The Second Amendment has never been a primary issue for me.  To the extent I’ve thought about it at all, I’ve generally favored tighter gun control. But episodes like this, and Virginia Tech, and Fort Hood, make me more sympathetic to arguments about the benefits of an armed populace.  The challenge, of course, is to find ways to keep guns out of the hands of deranged people like Jared Lee Loughner, while putting them into the holsters of responsible citizens like Joe Zamudio.

Congressional Intern Daniel Hernandez brought his nursing background into play and provided first aid that may have saved the Congresswoman’s life. “It was probably not the best idea to run toward the gunshots, but people needed help,” he said.

The Web Goddess, who can’t stand the sight of the photo of Loughner, pointed me to a Slate “Explainer” column published in the wake of Virginia Tech.  It says that if confronted by a gunman, your best bet is to run away, as it’s hard to shoot a moving target.

Patricia Maisch, Joe Zamudio, Daniel Hernandez — they all did exactly the opposite.  When confronted with evil, the good people did something.

I saw another individual holding the firearm, and I kind of assumed he was the shooter, so I

grabbed his wrist and told him to drop it, and forced him to drop the gun on the ground.  When

I did that, everyone said, no, no, it’s this guy, it’s this guy.  And I proceeded to help hold

that man down.

Sir, when I came through the door, I had my hand on the butt of my pistol, and I clicked the

safety off.  I was ready to kill him.  But I didn’t have to do that, and I was very blessed

that I didn’t have to do that, and I was very blessed that I didn’t have to go to that place.

Thanksgiving Day Ruminations on America, Its Defenders and Its Enemies

Enough about turkeys today.  Let’s talk hawks and doves, taking as our text the work of two good writers with very different world views.

Clifford May, who leads the Foundation for Defense of Democracies, starts his Thanksgiving Day column by giving thanks for the members of our nation’s armed forces.

At this moment, such men and women are far from their homes fighting an enemy whose goal is to make us submit — to them, their laws, and their authority. Ayatollah Ruhollah Khomeini, leader of Iran’s Islamist revolution, put it succinctly: “People cannot be made obedient except with the sword!”We can argue about the best strategy for defeating these sworn enemies of America and the West — of Christians, Jews, Hindus, Buddhists, and moderate Muslims. But we should not be debating whether to be a bit more obedient; whether to appease this enemy; whether we can, through soft words and conciliatory deeds, make ourselves inoffensive to him; whether this conflict is our fault, at least as much as his.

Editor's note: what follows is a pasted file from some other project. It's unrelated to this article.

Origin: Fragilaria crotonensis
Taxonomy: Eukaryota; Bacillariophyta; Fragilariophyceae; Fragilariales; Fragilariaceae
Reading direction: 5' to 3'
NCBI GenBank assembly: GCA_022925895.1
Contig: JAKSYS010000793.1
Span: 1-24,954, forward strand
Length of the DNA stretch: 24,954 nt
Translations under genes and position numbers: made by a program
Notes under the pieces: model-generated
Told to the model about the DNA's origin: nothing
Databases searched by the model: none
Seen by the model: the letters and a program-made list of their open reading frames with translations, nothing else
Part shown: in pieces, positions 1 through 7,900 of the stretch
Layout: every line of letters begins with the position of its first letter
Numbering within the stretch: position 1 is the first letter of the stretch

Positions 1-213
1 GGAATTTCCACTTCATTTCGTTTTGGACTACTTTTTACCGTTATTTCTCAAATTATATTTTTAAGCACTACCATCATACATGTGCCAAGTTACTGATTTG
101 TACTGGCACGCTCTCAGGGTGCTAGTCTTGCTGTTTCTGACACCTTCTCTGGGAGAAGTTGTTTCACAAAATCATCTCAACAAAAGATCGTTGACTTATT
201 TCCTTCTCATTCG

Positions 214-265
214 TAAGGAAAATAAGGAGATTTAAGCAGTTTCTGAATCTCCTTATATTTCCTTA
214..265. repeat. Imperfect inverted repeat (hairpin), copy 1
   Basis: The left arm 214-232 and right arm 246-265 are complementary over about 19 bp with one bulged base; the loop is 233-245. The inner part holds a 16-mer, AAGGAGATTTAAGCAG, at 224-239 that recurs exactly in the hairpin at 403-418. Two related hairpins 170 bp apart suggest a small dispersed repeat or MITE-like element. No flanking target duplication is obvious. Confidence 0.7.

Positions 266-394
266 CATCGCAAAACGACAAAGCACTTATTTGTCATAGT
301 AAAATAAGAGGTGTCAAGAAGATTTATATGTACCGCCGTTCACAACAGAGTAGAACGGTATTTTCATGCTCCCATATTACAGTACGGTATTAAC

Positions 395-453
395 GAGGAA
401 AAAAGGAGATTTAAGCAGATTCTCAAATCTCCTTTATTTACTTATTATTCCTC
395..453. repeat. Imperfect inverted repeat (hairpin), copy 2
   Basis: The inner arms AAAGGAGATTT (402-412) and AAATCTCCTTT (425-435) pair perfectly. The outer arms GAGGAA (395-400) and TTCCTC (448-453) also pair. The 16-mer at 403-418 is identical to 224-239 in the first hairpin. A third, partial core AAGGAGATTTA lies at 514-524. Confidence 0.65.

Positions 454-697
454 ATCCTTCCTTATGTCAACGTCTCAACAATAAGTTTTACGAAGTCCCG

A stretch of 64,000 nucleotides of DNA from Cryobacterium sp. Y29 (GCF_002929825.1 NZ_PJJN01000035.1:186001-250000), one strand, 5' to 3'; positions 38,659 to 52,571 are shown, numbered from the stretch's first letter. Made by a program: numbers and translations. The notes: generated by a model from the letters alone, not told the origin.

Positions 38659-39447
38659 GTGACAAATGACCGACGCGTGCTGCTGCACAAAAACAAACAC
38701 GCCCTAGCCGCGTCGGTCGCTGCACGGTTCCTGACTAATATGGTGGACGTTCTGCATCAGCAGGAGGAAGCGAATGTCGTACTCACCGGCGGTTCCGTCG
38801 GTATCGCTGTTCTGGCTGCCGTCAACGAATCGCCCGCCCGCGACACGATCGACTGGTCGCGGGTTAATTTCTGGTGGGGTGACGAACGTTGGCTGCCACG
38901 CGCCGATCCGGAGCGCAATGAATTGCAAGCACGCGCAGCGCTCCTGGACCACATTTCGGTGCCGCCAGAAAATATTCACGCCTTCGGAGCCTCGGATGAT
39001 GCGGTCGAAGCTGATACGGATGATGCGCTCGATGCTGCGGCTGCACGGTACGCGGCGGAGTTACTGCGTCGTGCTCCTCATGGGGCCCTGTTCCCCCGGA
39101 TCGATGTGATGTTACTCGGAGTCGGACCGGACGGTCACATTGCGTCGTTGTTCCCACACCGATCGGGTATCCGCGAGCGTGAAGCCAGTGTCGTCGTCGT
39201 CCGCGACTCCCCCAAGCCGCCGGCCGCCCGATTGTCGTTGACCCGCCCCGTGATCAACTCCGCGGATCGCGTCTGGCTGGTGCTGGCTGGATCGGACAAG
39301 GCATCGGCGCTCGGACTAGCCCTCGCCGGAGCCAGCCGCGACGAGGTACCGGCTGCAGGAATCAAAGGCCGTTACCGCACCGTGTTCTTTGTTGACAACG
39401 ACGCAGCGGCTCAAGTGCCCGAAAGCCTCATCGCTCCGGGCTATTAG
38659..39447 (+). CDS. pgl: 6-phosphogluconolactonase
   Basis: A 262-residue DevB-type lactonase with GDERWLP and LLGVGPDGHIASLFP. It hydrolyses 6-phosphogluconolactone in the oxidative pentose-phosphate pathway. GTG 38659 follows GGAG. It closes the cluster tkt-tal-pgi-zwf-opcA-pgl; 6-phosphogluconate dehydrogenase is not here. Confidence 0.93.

Nor should we still be describing this global conflict as “overseas contingency operations” against “violent extremists” — phrases that cloud meaning and obscure understanding. The simple truth: Just as Nazism arose from within Germany, and Communism from within Russia, today radical and bellicose ideologies, movements, and organizations have arisen from within Iran, Saudi Arabia, and other Islamic countries.

I agree “we should not be debating … whether we can, through soft words and conciliatory deeds, make ourselves inoffensive” to our enemies.  And yet that debate continues.

I met Robert Wright at Princeton, where he was a year ahead of me, and over the years I’ve followed his commentary I’ve found that I respect him more than I agree with him.  He’s a thoughtful writer who presses his anti-war case without demonizing those who disagree.

Wright has a column in the online New York Times this week in which he argues that the war in Afghanistan is “Worse Than Vietnam.”  Afghanistan is the longest war in American history, and more expensive than Vietnam and Korea combined.  Wright argues that by making war in Afghanistan and Iraq on anti-American jihadists, “we’re creating them faster than we’re killing them,” although he has the grace to acknowledge that this view is “impressionistic.”

All told, then: in terms of the long-run impact on America’s economic and physical security, the Afghanistan war is as bad as the Vietnam War except for the ways in which it’s worse.